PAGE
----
Nora Singh, the Hit Bargain frontwoman and self-described “Gallagher of noise rock”, is ready to move on from “queening,” or trampling men’s faces, during the band’s live shows.
Her reasons for this decision are partly practical: It’s more difficult to find face-standing fetishists now that Craigslist’s Casual Encounters has been shut down. But they’re also political. Over the phone with AdHoc last month, she questioned the subversive potential of stepping on male fetishists’ faces. “Can you really say you’re smashing the patriarchy by playing into a man’s fantasy?”
If you’re the kind of person who actively tries to incite collisions between the expected and the unexpected in your art, you also tend to be the kind of person who resists being put in a box, which is exactly the kind of person Nora Singh is.
“In terms of the creative direction of (Hit Bargain), we’re entering into another phase,” Singh explained over the phone. This new phase is inspired by a series of changes that occurred in Singh’s life and in the world since Hit Bargain released its self-titled EP in 2016. For one, the American people elected a man to the highest office in the nation who, at best, has a notorious reputation when it comes to his treatment of women.
“We have a known sexual assaulter, a misogynist, someone who’s disrespectful of not only women, but trans people, people of color.”
Also, Singh gave birth to a child last fall, which Singhs says is “the most punk rock thing” she could do, simply because it’s such a curveball to what people expect from her.
But becoming a parent hasn’t blunted the kinetic political energy of Hit Bargain, whose new album Potential Maximizer, which was released May 11 on Buzz Records, features strident takedowns of xenophobia, sexism, and capitalism over taut electric guitar riffs. Singh spoke with AdHoc about the #MeToo moment, identifying as a New Yorker while living in LA, and what the media tends to get wrong about queer and non-binary people ahead of Hit Bargain’s show with PILL and Yvette at Alphaville on June 21.
AdHoc: What were you doing before you formed Hit Bargain?
Nora Singh: I used to be in a band called These Are Powers when I was in New York. We disbanded around 2010, 2011 or so. I moved to France in 2011. I had lived in New York from 2001 until 2011. I moved to France to marry our European tour manager, as you do. So I was in France until about 2014. Basically, I went for love and I stayed for the food.
We split, and I didn’t want to repeat myself, so I moved to LA in 2014 on April Fool’s Day. I lived in a house full of ex-New Yorkers and incidentally met [guitarist and vocalist] Mike [Barron], who had also just moved from New York. The whole band has, at one point or another, lived in New York. With the exception of Sean [Monaghan], our bass player, none of us knew one another before starting the band.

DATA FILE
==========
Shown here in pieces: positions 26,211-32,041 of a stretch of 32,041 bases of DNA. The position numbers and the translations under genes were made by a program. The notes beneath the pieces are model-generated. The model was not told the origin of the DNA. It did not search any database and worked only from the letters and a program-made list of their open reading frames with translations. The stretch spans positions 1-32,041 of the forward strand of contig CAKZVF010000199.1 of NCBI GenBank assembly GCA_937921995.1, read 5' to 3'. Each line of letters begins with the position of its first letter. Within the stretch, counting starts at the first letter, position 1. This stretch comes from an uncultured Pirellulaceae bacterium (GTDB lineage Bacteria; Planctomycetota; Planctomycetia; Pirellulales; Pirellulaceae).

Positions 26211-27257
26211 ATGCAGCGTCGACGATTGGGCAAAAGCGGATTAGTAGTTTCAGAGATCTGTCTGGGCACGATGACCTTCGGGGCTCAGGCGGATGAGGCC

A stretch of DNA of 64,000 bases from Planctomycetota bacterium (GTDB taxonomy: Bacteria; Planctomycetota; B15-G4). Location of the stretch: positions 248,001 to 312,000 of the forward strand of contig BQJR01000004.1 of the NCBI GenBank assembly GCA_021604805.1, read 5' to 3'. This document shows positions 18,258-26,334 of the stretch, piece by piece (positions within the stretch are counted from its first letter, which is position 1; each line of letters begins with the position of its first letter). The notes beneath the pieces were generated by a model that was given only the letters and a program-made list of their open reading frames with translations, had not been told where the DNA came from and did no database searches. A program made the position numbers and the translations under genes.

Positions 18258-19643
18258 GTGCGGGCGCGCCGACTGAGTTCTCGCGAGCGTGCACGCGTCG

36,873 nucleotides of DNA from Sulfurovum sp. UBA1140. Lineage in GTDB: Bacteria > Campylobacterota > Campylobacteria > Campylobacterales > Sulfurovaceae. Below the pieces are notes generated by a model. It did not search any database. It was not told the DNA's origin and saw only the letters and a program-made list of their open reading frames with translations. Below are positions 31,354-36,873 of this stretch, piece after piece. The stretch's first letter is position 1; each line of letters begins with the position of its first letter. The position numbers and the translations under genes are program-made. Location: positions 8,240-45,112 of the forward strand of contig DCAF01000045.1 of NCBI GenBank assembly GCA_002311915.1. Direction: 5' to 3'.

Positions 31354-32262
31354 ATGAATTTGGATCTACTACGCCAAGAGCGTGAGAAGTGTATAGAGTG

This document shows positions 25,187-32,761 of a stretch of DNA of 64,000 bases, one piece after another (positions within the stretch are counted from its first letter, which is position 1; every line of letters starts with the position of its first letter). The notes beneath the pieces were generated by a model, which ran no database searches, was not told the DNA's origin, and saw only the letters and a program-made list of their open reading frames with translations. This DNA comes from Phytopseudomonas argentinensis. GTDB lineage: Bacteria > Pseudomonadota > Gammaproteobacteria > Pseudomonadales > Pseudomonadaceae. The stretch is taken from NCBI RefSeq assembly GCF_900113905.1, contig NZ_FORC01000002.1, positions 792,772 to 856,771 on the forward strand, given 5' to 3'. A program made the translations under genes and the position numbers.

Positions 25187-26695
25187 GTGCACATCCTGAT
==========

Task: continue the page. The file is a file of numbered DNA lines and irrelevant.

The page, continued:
You recorded Potential Maximizer while you were six months pregnant. How do you think you’ve changed as an artist since becoming a mother?
NS: This tour that we’re going to do in June is going to be the first time that I’m away from my child. My child is almost eight months and will be about nine months when we go on tour. It’s going to be hard. Physically, I’m still breastfeeding. We put on really physical performances where I throw myself around and bounce on my knees. The last show I played when I was pregnant, I jumped off this drum, much to the delight of these high school girls that were in front of the stage. I was thinking, “Either this is super inspiring or this is like a PSA for birth control.” It was a little bit of both.
Having a kid, at this point, is the most punk thing I can do. I’ve been fortunate to have been playing music and traveling for 20 years now. And I’ve slept on my fair share of floors and couches, and weird situations where there are like bunk beds and a rabbit running around shitting everywhere.
The long and short of it is it’s not easy. There are days where I feel incredibly overwhelmed or tired or guilty because I’m not home. I’m running between work and school and band practice. But people have been doing this since forever.
I don’t identify so much as a mother as more of a unisex parent. Yes, I’m female-bodied and I do identify that way. At the same time, I feel apart from other mothers. I wish that I knew more people that were like me, and not just punk singers that have had children.
As someone whose work deals with sexual politics and gender, what’s your impression of the current cultural moment we’re living through right now?
NS: I want to back up to the election. We had planned this mini-tour right around the time of the election. My partner and I drove into Brooklyn on Election Day, and the band had its first rehearsal the night of the election. Then we did a mini East Coast tour that week that was really difficult. It ended with me going to the hospital.
The outcome of the election was obviously not the result we were expecting. And being in Brooklyn at that time, all the streets were empty and you saw all these people in bars standing motionless with their faces upturned watching televisions. It was a blanket of sadness that permeated the whole city. And then we went through all the stages of grief.